Coffee Talk: Eat, Pray, Love – Really?



 OK friends, saints and secular folks alike are talking about this book, Eat, Pray, Love, in anticipation of the movie’s arrival.  I bought the memoir at the airport several weeks ago because I am working on my own spiritual memoir.  I read a blog post by a respected literary agent who highly recommended that people in my position read twenty memoirs before writing their own – and she was serious about that!  I have not read twenty.  I may have read six or seven.  She proceeded with a list of recommended reading, followed by the ninety or so comments from other avid readers, along with their book recommendations.  It was quite clear from the list that Eat, Pray, Love is the standard for spiritual memoir. So, I picked up the book in the Atlanta airport and headed to New Orleans.

I approached the book with an analytical eye because I wanted to learn something phenomenal about writing from it.  I found a few golden nuggets.  For example, the way that she personifies depression and loneliness at the beginning of Chapter 16 is almost worth the price of the book.  There is a special quality required for writing a memoir.  Unlike an autobiography, so much is dependent upon how well you write or tell the story, and not simply the facts that you share.  For this reason, writing guidelines for memoirs resemble those of fictitious writing.  Exploring the quality of the writing is the primary reason that I invested in the book.

The other reason that I purchased the book is because it seemed like a good story.  Everybody wants to be told a good story every now and then.  Because my religious views do not align with those of the author’s, choosing to read the book as a work of fiction made it easier for me to enjoy.  I have not finished reading the book yet.  Those who have read it know that the author travels from Italy to India, and then Indonesia.  I have traveled with her through Italy, and we are in the early part of the journey in India.

At this point in the book, she has already left her “perfect” life and divorced her husband.  I am still not clear on the reason for the divorce, other than she did not want to be married anymore.  By the time that she arrives is India, she has already had one passionate love interest.  Of course, that relationship left her even more confused than the dissolution of her marriage.  I was at a professional outing a few weeks ago where a co-worker revealed that one of her friends read this book, left her husband, ran off to another country, and returned home with another man.  The thought that women would read a book like this one about someone else’s personal struggles, inner demons, depression, and selfishness – then decide for themselves, “Yes, I want to go down that road” is baffling to me.  Now the author has remarried and is “committed” (according to the title of her most recent work) to her second husband.  Only time will tell how that story will end.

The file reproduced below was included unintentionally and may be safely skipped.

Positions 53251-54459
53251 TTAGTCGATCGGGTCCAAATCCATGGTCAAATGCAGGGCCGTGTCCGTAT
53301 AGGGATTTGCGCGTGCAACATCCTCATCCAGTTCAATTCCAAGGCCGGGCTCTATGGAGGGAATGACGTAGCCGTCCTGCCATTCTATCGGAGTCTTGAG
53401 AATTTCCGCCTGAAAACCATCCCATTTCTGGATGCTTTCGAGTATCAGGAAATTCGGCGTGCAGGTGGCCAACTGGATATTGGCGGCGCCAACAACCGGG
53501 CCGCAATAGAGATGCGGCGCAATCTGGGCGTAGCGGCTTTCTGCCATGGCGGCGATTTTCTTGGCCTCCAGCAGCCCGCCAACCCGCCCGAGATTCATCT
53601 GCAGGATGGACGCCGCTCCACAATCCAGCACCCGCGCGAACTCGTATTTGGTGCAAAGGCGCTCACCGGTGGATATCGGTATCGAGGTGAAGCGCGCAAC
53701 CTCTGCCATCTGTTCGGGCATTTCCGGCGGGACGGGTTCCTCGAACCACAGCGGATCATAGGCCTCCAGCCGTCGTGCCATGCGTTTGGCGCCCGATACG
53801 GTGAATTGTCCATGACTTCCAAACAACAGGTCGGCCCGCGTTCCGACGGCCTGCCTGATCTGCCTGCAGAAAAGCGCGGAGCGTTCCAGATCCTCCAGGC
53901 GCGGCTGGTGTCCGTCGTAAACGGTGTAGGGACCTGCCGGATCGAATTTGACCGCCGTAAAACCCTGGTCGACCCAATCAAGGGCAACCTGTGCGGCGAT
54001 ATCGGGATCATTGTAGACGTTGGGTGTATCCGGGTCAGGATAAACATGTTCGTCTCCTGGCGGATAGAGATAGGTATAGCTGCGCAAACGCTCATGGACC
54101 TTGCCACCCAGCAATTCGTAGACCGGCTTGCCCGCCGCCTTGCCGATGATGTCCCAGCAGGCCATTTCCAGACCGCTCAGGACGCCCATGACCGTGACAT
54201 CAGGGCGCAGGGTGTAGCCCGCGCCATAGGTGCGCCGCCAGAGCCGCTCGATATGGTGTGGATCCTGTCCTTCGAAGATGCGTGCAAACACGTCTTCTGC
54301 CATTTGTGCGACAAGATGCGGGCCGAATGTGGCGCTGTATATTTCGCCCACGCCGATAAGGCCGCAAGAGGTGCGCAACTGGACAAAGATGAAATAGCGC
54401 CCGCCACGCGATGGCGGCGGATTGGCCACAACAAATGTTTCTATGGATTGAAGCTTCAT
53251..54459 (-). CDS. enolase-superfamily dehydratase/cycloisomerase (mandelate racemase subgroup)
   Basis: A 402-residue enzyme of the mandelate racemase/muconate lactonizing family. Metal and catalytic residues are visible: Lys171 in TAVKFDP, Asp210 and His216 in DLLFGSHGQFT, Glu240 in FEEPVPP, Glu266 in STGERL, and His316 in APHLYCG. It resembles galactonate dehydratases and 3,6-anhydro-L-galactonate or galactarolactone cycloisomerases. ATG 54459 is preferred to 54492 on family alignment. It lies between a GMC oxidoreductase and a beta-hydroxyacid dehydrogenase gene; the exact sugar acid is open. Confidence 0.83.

“Pretty Woman” herself, Julia Roberts has the lead role in the movie.  I would like to support South Carolina native and actress Viola Davis, who plays Julia Roberts best friend in the movie, but I’m going to pass and wait for this one to come out on DVD.

The cost of purchasing the book in the Atlanta airport – $18

The cost of renting the DVD at the Redbox five months from now – $1

Exploring the author’s reality to improve the writing for my memoir – Priceless

Have you read the book?  Do you plan to see the movie?  What are your thoughts?

Published by Natasha Sistrunk Robinson

Servant of Jesus. Truth-teller. Leader. Mentor. Author of Books.

One thought on “Coffee Talk: Eat, Pray, Love – Really?

  1. Yes, I have read the book, and it has some very moving parts. It’s very easy to read, and one is somewhat amazed that someone can actually do what she did–as memoirs, go, however, it’s the most self-absorbed one I’ve ever read.

    But if you want to understand the post-modern mentality where truth is relative, and how that can play out in an individual’s life, this book is for you.

    Our culture tells us the lie that happiness is what we should rightfully seek. So if your spouse doesn’t make you happy, you move on. If a short fling then does not make you happy, you move on again. If you try different religions on, and they don’t fit just right, just keep trying. You’ll find what works for you.

    This is the opposite of what Christ calls us to–to carry our cross and to love unselfishly–so when we do read and watch stories like this one, let’s do so with our eyes wide open. This is more than just a story–it’s a message.

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